How To Help Indie Labels: A Buyer’s Guide

As previously reported, a warehouse owned by independent music distributor PIAS was burnt down by rioters in London. Almost 200 labels relied on the distribution center, and some have lost their entire UK stocks, including the Beggars Group and Angular Recording Company. We would like to encourage you to support independent music by purchasing releases from the affected labels. For other ways to help, see the LabelLove site.

The Libertines – “The Good Old Days” (Up the Bracket, Rough Trade, 2002)
Rough Trade store
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Across two LPs and several albums’ worth of additional bootleg material, the Libertines were one of the most important British guitar rock acts of the last decade. Though the band was eventually torn apart by Pete Doherty’s drug use, he and co-frontman Carl Barât gained significant acclaim for their evocative lyrics and melodically unhinged sound. Despite their troubled relationship, their songs often spoke of a more innocent England, such as fan favorite “The Good Old Days.”

Villagers – “The Pact (I’ll Be Your Fever)” (Becoming a Jackal, Domino Records, 2010)
Domino store
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Nominated for the 2010 Mercury Prize, Villagers’ Becoming a Jackal is an album of remarkable purity. The Irish alt-folk band tells stories both sweet and sinister with no shortage of skill. “The Pact (I’ll Be Your Fever)” is a sample of band leader Conor J. O’Brien’s talent for creating intimacy.

Frightened Rabbit – “Old Old Fashioned” (The Midnight Organ Fight, FatCat Records, 2008)
FatCat store

A great deal of Frightened Rabbit’s strength lies in the sheer earnestness of frontman Scott Hutchison’s voice. A standout from 2008’s The Midnight Organ Fight, “Old Old Fashioned” is simple, nostalgic, and heartbreaking.

The Long Blondes – “Giddy Stratospheres” (Angular Recording Corporation/Rough Trade, 2004)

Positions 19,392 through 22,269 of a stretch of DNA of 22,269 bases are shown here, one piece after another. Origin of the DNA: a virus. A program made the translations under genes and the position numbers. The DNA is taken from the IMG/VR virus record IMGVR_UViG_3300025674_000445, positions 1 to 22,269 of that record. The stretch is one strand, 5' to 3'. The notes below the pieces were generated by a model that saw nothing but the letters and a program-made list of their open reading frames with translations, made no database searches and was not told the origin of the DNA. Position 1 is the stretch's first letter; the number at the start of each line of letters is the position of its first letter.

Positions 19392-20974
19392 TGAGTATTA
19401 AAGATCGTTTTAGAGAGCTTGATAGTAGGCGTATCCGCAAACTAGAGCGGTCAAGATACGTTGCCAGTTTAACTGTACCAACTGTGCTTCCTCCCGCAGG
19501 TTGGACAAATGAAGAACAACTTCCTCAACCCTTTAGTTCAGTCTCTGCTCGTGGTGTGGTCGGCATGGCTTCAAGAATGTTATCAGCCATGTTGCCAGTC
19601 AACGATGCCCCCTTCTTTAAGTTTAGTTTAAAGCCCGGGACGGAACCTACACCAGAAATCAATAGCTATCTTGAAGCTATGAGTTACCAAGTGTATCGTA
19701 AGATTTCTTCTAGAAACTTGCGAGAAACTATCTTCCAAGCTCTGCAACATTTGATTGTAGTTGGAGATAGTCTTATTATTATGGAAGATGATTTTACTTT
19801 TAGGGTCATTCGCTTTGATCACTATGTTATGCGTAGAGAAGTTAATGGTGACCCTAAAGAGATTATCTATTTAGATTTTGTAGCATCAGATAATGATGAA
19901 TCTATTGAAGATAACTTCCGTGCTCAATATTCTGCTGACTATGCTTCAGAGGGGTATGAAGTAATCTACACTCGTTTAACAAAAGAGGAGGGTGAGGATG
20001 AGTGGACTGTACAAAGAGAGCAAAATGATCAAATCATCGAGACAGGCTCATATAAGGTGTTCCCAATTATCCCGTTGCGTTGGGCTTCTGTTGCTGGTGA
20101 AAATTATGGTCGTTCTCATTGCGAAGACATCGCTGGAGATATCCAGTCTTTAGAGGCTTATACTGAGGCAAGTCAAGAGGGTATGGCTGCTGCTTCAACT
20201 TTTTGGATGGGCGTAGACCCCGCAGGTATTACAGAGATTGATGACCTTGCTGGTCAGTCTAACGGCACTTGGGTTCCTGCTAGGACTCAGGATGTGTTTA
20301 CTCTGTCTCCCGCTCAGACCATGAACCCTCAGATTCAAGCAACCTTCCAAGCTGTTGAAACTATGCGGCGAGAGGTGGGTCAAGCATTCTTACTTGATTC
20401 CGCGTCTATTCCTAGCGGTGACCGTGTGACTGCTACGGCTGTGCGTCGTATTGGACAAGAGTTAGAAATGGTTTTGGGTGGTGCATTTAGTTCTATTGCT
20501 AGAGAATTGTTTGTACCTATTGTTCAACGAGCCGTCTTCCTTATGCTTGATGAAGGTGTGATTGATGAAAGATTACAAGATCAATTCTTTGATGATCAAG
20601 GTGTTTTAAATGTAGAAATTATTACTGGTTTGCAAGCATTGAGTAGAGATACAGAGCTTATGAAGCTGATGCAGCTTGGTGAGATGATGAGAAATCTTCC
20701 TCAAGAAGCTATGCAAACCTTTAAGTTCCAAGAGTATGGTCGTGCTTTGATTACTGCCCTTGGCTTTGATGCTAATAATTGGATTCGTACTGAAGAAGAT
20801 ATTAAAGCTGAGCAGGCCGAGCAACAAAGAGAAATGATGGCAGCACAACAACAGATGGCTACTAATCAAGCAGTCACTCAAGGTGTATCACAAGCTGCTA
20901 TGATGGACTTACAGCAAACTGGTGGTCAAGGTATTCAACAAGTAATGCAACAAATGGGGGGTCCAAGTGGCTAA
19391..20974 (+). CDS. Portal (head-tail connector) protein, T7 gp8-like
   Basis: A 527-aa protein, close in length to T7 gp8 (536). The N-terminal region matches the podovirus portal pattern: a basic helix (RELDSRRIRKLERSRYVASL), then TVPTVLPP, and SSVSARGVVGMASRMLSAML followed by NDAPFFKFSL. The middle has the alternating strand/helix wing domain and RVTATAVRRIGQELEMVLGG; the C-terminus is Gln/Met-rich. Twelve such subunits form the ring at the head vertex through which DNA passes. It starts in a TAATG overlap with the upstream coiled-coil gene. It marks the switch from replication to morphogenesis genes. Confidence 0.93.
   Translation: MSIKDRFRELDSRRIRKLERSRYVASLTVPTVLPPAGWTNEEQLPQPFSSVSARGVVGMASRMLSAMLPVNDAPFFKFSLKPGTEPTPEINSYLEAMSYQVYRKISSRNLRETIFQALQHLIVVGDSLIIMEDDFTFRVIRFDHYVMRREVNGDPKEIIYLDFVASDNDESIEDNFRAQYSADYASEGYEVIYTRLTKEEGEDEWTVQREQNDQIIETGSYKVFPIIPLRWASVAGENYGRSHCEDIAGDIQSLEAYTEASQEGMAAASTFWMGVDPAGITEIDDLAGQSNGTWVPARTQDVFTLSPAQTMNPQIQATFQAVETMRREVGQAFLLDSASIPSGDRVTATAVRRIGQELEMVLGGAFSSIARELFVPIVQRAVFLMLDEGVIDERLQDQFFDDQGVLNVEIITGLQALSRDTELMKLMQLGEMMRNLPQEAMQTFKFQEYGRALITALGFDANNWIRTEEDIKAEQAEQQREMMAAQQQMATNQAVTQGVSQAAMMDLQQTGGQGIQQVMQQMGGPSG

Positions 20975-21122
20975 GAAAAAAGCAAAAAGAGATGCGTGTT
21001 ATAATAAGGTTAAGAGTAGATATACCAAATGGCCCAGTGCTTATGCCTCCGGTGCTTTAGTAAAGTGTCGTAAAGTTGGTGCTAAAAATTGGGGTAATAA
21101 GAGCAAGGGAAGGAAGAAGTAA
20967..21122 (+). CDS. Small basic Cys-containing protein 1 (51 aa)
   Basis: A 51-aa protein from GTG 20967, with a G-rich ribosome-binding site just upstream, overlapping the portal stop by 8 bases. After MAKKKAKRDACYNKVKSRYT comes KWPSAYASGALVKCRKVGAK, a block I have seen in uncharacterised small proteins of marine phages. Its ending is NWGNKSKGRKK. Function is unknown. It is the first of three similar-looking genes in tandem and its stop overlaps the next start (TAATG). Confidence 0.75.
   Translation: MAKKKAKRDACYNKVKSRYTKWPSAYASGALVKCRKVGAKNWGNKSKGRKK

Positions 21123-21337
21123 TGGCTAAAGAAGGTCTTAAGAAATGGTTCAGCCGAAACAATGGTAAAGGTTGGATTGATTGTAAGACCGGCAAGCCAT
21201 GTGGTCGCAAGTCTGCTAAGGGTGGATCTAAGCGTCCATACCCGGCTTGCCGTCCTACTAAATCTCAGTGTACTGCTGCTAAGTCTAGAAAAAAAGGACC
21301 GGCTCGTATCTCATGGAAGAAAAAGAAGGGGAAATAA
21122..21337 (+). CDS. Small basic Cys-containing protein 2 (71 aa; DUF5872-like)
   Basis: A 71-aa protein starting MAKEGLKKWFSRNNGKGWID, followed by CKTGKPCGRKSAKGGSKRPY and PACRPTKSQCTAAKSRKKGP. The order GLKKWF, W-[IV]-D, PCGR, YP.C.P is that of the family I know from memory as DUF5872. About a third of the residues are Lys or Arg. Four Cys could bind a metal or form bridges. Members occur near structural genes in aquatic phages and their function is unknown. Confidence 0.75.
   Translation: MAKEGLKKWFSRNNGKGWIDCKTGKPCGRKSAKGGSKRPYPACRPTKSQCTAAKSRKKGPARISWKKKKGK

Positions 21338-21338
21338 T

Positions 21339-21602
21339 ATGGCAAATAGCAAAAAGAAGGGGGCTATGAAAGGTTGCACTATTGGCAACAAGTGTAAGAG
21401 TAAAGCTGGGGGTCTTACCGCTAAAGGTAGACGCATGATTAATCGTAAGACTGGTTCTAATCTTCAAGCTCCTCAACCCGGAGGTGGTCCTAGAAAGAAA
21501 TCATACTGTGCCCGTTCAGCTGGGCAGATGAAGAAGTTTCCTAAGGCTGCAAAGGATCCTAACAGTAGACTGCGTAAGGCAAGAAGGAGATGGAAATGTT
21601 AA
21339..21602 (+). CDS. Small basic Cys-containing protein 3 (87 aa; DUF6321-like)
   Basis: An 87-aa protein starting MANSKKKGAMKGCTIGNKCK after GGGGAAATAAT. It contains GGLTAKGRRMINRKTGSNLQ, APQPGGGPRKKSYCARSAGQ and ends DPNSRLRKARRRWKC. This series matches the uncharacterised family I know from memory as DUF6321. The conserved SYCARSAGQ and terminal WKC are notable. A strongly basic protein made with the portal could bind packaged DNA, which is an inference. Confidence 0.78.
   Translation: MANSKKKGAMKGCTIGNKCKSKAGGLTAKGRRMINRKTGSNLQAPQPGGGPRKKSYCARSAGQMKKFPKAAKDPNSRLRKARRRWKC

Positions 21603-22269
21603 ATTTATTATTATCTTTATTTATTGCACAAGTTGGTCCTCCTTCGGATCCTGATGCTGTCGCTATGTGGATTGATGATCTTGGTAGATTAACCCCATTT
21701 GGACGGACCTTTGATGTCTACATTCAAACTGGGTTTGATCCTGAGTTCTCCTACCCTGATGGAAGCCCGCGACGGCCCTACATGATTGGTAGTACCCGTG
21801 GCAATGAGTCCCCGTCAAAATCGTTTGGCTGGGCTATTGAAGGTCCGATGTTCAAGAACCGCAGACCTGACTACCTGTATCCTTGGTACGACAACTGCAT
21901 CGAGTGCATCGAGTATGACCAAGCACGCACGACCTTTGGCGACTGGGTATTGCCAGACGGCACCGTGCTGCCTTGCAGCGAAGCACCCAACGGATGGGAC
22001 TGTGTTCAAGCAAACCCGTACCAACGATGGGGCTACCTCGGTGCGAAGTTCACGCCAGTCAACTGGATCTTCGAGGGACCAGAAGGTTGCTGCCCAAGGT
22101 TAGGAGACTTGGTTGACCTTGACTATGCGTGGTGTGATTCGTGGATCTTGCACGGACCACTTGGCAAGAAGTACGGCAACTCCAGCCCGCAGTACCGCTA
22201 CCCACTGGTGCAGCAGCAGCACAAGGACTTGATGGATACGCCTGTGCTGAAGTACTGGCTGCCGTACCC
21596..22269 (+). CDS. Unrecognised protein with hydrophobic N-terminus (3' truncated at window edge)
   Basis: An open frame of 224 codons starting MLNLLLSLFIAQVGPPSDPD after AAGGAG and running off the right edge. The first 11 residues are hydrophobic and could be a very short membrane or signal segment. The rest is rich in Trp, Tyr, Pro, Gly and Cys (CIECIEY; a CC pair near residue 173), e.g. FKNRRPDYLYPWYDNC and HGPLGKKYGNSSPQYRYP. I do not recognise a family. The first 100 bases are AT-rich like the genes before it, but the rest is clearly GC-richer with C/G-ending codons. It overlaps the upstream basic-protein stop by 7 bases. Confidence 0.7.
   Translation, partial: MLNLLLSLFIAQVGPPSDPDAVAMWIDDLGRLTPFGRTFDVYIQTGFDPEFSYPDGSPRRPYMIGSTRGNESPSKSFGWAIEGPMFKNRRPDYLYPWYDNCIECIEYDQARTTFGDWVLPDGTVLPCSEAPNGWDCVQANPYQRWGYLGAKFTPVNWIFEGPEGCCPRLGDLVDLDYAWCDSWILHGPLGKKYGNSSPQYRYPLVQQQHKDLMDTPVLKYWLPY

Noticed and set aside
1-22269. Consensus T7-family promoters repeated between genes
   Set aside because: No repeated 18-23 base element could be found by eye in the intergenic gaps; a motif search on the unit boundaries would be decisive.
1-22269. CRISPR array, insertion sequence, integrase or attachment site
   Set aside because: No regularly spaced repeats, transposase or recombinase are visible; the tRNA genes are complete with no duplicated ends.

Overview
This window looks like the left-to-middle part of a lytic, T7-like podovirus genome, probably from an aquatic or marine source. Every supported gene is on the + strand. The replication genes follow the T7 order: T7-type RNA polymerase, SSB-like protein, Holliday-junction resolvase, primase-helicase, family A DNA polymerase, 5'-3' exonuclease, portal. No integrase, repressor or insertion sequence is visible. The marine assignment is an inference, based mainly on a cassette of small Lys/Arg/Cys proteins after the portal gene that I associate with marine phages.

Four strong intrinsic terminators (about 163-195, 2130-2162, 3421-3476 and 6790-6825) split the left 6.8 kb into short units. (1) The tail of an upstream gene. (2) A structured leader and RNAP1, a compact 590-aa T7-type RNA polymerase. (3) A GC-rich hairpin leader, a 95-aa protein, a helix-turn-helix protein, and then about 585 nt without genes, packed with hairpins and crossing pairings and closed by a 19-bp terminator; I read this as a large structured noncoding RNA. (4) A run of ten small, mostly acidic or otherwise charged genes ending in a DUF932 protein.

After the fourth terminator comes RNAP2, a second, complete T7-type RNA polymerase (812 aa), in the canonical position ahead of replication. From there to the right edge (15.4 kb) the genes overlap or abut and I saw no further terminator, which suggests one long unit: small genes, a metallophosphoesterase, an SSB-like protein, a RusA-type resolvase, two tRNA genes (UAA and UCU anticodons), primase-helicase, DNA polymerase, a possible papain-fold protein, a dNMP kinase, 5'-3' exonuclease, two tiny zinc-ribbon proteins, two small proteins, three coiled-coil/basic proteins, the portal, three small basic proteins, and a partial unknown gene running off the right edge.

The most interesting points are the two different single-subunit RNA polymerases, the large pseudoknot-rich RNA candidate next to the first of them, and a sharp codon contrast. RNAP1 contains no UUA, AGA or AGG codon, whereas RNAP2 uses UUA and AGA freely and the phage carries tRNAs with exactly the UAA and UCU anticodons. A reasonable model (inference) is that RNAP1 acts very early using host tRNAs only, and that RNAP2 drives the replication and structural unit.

Angular store
Rough Trade store
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With a sleek retro sensibility, The Long Blondes used their rich, literate songs to create characters inhabiting a distinct world of glamour gone wrong. “Giddy Stratospheres” brings a universal story of jealousy to life.

Patrick Wolf – “Hard Times” (The Bachelor, Bloody Chamber Music, 2009)
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Baroque pop master Patrick Wolf has a knack for delivering albums that are both deeply personal and wildly fantastic. “Hard Times” is the striking beginning to fourth LP The Bachelor, carried by insistent strings.

Larrikin Love – “At The Feet of Ré” (The Freedom Spark, Infectious Records, 2006)
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Larrikin Love’s sole album was never released Stateside, but was fairly successful at home in the UK. The now-defunct London band left behind a collection of indie rock gems flavored with Irish folk and bluegrass, including the refreshing “At The Feet of Ré.”

Sons and Daughters – “Red Receiver” (The Repulsion Box, Domino Records, 2005)
Domino store

Scottish band Sons and Daughters combine classic country influences with a darker, dirtier attitude. They broke out in 2005 with The Repulsion Box and recently released their fourth LP Mirror Mirror.

The Pipettes – “Pull Shapes” (We Are the Pipettes, Memphis Industries, 2006)
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Before the rise of garage-retro acts like Vivian Girls and Best Coast, The Pipettes were interpreting the ’60s girl group aesthetic in a much more literal fashion. Decked out in coordinating polka dot outfits, the trio harmonized over Spector-style production, delivering vintage style with a modern wink and nod.

Friendly Fires – “Hurting” (Pala, XL Recordings, 2011)
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On sophomore album Pala, Friendly Fires have delivered another dose of adroit synth-rock. Forthcoming single “Hurting” packs a punch both emotionally and on the dancefloor.

The Pigeon Detectives – “Romantic Type” (Wait For Me, Dance to the Radio, 2007)
Amazon store

At their debut, The Pigeon Detectives exemplified the kind of guitar rock that followed the popularity of the Libertines, then Arctic Monkeys in the British music scene. Aggressively youthful, the band combines brightly raucous melodies with a ridiculous name.

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